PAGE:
There were many old roads traversing the area of the Beeftub at the south end of Tweedsmuir Parish. The Romans were the first to leave their mark  c100 AD- their engineering skills evident in the remains of Roman roads and associated signal stations of which can still be found.

Following the alignment of the roman road indicates that the road must have continued going north-west on the higher ground between the Clyde and Tweed valleys.   The Upper Tweed valley must have been impassable at that time due to dense forest and/or posibly the presence of hostile local tribes.  This Roman road would subsequently be used by pilgrims until a better route would emerge from the various tracks used at different times to reach the top of the Devil's Beeftub from Moffat.   This new route would be the one via Tweed's Cross located between Flecket Hill and Annnandalehead Hill - just east of the centre fold line on the following map.


Just south of the site of Tweed's Cross is where in 1746 a captive highlander ecaped by rolling down into the Devil's Beeftub.   For more on this story see page 14 Maclarens Leap.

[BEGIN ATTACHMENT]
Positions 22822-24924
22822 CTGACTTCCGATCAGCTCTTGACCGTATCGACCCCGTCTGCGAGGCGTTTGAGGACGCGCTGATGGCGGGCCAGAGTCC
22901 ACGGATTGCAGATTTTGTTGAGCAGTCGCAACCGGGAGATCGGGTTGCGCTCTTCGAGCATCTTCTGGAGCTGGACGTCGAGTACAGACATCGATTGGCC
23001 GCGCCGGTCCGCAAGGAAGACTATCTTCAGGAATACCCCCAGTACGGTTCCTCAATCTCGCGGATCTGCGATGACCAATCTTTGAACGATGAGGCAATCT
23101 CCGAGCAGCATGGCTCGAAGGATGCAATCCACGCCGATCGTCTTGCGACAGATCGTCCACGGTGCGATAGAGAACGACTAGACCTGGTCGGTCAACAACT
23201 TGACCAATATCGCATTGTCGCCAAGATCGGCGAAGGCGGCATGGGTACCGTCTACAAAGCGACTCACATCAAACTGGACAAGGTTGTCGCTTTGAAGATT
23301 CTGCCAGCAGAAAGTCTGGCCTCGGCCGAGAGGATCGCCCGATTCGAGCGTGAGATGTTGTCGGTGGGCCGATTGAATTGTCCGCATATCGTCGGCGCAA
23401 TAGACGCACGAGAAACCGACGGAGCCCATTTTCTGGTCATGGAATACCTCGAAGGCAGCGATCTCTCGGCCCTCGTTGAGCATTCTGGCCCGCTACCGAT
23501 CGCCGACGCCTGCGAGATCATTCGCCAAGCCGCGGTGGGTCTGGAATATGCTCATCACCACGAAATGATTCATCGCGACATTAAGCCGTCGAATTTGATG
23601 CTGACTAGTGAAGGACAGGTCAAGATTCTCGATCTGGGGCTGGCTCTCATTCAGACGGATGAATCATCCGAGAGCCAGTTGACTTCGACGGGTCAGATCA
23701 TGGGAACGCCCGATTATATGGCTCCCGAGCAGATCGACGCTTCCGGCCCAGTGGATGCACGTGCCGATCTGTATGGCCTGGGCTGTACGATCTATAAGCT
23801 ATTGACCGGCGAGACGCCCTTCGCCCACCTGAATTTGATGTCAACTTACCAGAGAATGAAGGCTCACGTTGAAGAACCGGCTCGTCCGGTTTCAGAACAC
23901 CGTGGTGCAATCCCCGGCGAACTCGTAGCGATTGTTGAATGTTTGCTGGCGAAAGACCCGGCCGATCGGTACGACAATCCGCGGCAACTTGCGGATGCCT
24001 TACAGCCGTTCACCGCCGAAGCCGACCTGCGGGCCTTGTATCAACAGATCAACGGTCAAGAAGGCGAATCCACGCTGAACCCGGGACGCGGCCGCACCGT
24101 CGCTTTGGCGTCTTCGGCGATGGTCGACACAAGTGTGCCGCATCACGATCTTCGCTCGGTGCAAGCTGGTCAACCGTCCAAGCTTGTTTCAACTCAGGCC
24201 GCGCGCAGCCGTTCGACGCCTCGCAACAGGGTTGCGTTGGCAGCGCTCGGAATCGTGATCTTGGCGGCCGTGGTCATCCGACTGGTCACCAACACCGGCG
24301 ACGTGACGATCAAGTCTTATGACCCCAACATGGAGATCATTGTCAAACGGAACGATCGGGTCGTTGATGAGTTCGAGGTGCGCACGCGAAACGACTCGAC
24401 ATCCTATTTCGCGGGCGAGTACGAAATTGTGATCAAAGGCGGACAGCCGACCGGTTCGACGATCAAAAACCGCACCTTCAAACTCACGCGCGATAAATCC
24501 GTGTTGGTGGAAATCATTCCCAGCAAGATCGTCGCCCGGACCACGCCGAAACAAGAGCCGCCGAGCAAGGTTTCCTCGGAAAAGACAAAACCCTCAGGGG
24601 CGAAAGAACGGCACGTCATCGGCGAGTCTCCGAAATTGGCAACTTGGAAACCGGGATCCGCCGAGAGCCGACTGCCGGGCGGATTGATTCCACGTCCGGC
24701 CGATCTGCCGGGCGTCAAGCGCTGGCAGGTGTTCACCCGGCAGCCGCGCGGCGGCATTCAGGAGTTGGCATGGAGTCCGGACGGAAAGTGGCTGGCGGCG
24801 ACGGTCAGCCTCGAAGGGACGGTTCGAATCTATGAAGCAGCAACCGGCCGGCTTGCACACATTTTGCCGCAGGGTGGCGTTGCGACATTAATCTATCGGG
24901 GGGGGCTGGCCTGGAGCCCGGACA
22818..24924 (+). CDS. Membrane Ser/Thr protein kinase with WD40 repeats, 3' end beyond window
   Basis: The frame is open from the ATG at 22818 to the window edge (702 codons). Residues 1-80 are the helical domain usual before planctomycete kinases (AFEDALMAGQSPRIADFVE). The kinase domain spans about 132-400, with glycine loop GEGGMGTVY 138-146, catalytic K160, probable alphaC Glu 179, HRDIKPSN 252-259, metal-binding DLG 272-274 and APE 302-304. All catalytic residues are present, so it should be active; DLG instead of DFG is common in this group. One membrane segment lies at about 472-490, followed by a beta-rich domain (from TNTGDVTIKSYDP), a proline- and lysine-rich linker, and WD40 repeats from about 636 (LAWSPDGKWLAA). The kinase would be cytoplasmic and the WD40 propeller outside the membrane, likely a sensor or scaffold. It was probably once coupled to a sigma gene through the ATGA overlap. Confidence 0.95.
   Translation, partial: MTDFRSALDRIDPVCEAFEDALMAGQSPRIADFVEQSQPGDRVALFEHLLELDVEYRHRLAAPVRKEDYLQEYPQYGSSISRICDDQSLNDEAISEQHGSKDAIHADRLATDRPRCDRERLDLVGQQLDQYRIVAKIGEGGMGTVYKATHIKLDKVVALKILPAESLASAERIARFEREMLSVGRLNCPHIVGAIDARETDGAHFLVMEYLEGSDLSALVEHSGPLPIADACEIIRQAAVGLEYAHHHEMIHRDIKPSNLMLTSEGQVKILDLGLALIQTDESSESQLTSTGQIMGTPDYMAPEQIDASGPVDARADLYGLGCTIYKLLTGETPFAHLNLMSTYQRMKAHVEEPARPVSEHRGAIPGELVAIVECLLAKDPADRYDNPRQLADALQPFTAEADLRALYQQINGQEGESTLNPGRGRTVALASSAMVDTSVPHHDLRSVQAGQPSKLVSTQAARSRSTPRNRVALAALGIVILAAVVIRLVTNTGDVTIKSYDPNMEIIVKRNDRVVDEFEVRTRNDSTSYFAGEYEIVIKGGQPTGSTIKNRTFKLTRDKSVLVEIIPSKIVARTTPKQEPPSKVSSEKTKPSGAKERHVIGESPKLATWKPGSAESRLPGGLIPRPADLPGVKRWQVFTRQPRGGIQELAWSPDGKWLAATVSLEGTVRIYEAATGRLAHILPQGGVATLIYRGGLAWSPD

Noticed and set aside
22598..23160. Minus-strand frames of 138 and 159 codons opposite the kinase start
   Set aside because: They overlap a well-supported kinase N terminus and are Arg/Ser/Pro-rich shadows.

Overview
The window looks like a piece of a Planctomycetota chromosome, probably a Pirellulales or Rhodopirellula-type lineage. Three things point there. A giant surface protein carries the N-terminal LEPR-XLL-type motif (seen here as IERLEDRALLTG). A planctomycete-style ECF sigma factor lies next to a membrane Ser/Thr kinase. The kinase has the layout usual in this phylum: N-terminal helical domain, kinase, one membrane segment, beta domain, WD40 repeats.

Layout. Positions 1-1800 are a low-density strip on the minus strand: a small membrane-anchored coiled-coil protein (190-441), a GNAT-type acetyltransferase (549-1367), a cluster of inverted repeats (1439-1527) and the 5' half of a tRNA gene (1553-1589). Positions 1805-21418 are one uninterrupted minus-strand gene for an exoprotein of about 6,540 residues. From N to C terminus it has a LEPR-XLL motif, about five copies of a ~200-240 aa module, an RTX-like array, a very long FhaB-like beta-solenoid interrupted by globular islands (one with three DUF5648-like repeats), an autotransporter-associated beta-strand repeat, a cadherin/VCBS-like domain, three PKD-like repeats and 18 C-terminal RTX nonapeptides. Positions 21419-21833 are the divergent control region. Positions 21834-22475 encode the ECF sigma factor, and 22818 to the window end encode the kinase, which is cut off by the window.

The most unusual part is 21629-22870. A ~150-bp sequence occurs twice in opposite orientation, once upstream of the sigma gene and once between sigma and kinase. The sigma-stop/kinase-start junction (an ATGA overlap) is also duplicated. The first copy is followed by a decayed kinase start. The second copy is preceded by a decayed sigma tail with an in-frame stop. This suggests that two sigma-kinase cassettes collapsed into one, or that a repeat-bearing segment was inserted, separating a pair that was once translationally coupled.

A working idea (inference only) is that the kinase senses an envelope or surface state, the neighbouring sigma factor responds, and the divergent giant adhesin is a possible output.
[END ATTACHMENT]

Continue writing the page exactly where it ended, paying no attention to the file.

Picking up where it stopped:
The areas of Ericstane and Ericstane Hill (Brae) are mentioned in old documents/poems. It was at this spot in 1305/6 Robert Bruce - the future King on his way north was met by the young James Douglas.   Douglas was carrying a message of support from the Bishop of St Andrews.  Douglas pledged his loyalty to the would be king - a promise he kept and he became a life long friend and comrade in arms.   This historic meeting place is on the eastern section of The Robert the Bruce Trail where there is  a commemorative plaque see below.



At Ericstane a part of a Roman gold fibula - roman brooch, was found by a peat digger in 1787.   More details on The Romans in Upper Tweeddale page.